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Regen Sees The Light, Plans Solar-Powered iPod Speakers

11/09/2009 04:59:07 PM Eastern

San Francisco
- Startup company Regen is promoting solar-powered iPod-docking speaker systems
and LED desk lamps as overcoming the practical drawbacks that prevent other solar-powered
consumer electronics from gaining widespread appeal.

 Regen’s ReNu solar panel and ReNu iPod dock charging stand will be available as a bundle at $249.
 Regen’s $2,299 ReVerb, a floorstanding iPod-docking speaker system, embeds solar cells on its back panel.

Solar power in consumer electronics "hasn't progressed far beyond
solar-powered calculators," available since the 1970s, said Robert Brunner, one
of the company's founders. Many of those products, which he called "geeky
science experiments," were not useful because they took too long to charge or
did not provide enough hours of usage on a charge, he said. "You can't slap
solar cells on something and expect it to work," he explained. "You have to
build the product from the ground up to be energy-efficient and useful."

With those goals in mind, Regen developed what is called a
"Smart Architecture" platform that builds energy-efficient designs into the products
and boosts usability in several ways. For one thing, the products plug into a
home's power outlets when their internal rechargeable batteries run low. For
another, a weatherproof 9-inch by 9-inch ReNu solar panel can be removed from some
of the products and placed near a window, or outdoors, to charge during the
day. The panel can also be hung on a suction-cup hook stuck on the inside of a
window. For additional practicality, the devices feature a USB port to power USB-connected
devices. To simplify usage, the devices feature a display indicating how much
the solar cells are charged and the percentage of battery life remaining before
the device needs to get power from the electrical grid.

In direct sunlight outdoors or on a window that lacks UV
protection or is not darkened, the ReNu panel takes eight hours to charge its
own battery, and when docked with the company's tabletop iPod speaker systems,
it delivers four hours of playback time at moderate listening levels, the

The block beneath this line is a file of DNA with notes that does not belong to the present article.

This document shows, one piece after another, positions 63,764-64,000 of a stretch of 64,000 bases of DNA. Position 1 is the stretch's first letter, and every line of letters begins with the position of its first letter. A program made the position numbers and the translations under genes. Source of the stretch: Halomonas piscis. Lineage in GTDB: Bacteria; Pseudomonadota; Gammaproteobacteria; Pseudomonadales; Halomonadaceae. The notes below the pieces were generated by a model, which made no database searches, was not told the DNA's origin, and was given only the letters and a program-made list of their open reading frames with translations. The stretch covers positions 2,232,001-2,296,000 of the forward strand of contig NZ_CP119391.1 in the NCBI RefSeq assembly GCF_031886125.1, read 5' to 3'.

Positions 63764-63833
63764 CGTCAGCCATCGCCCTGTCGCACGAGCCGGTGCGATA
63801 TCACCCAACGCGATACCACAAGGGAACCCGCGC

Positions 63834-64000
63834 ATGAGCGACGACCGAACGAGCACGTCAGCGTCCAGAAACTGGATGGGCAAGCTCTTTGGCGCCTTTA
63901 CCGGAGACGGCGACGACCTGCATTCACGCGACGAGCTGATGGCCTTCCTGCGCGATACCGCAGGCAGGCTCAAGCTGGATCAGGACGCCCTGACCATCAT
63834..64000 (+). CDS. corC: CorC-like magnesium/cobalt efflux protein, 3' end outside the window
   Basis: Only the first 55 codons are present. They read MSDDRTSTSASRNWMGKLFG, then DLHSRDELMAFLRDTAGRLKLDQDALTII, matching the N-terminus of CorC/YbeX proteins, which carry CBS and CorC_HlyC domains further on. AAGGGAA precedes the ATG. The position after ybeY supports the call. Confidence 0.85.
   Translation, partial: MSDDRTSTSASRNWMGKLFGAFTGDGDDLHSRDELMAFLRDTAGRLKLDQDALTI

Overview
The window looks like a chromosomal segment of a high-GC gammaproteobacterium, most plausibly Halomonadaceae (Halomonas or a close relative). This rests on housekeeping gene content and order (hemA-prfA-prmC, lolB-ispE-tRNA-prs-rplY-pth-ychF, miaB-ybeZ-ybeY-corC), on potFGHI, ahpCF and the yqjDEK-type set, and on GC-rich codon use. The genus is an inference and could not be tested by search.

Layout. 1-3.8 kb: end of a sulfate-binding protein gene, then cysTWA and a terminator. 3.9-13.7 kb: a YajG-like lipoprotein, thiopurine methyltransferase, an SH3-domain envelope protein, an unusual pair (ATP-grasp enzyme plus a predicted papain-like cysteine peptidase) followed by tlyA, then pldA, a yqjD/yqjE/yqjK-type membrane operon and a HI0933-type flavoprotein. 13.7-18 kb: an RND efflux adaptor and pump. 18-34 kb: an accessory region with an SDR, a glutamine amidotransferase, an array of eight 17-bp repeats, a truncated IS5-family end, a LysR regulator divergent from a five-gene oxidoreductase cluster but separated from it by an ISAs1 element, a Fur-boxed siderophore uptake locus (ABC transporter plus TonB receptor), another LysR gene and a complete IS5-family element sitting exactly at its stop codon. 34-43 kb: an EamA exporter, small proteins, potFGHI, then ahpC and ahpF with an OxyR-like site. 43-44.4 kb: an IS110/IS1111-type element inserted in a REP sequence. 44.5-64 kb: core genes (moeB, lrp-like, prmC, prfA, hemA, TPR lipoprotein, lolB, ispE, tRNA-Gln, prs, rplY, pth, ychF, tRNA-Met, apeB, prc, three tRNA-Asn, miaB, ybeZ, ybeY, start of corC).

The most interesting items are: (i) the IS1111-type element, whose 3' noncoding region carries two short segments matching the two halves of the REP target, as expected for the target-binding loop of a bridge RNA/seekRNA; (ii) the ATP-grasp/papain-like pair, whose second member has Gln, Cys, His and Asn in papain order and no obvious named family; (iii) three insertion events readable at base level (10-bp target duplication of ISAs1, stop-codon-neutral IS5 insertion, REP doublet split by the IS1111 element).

company said. A charged panel will also charge an iPhone in about 1.5 hours.
The panel won the grand prize in CEA's
recent i-Stage product-design competition.

"There has been a shift in consumer thinking about
sustainability and energy conservation," but consumers have found it "difficult
to participate unless they put solar panels on the roof," Brunner said. Regen
will give these consumers other options in February, when the company's first
products will be available through the company's web site. The company is also
in discussions with a major on-line retailer and major national chain for
February availability, said Brunner.

The products due in February are the $199 ReNu panel, the $149
tabletop ReNu Sound dock with small built-in speakers, and the $89 ReNu iPod dock,
a charging stand without speakers. The iPod Dock will also be available with
the ReNu panel in a $249 bundle.

They will be followed in March by an $89 LED desk lamp
called the Side Light, which delivers up to four hours of light from a docked
ReNu panel sold separately.

In April, a floorstanding iPod-docking speaker system, the
ReVerb, is due at $2,299 with back panel covered with solar cells to deliver up
to four hours of playback time at moderate listening levels after eight hours
of charging in a sunny spot.

Around late spring, a boombox-style iPod-docking speaker
system, the ReBop, will debut with carrying handle and solar cells, which will
be embedded on its upward-facing back side. In late spring or early summer,
another LED desk lamp will feature two independently swiveling leafs, one with
LED light and the other with embedded solar cells.

All of the iPod docks and speaker systems are designed to
work with iPods and iPhones.

The floorstanding ReVerb speaker system is 35.5 inches tall
and 15.75 inches wide but is only 3 inches deep at the deepest point on top,
where an iPod is docked. The device flares out at the bottom to about 7-inches
in depth to accommodate a 6- by 9-inch woofer. Higher frequencies are produced
by power-efficient exciters attached behind the device's vibrating flat front
panel. The device is said to deliver the equivalent of a 60-watt conventional
audio system.

The company plans to exhibit on the show floor at
International CES in January.

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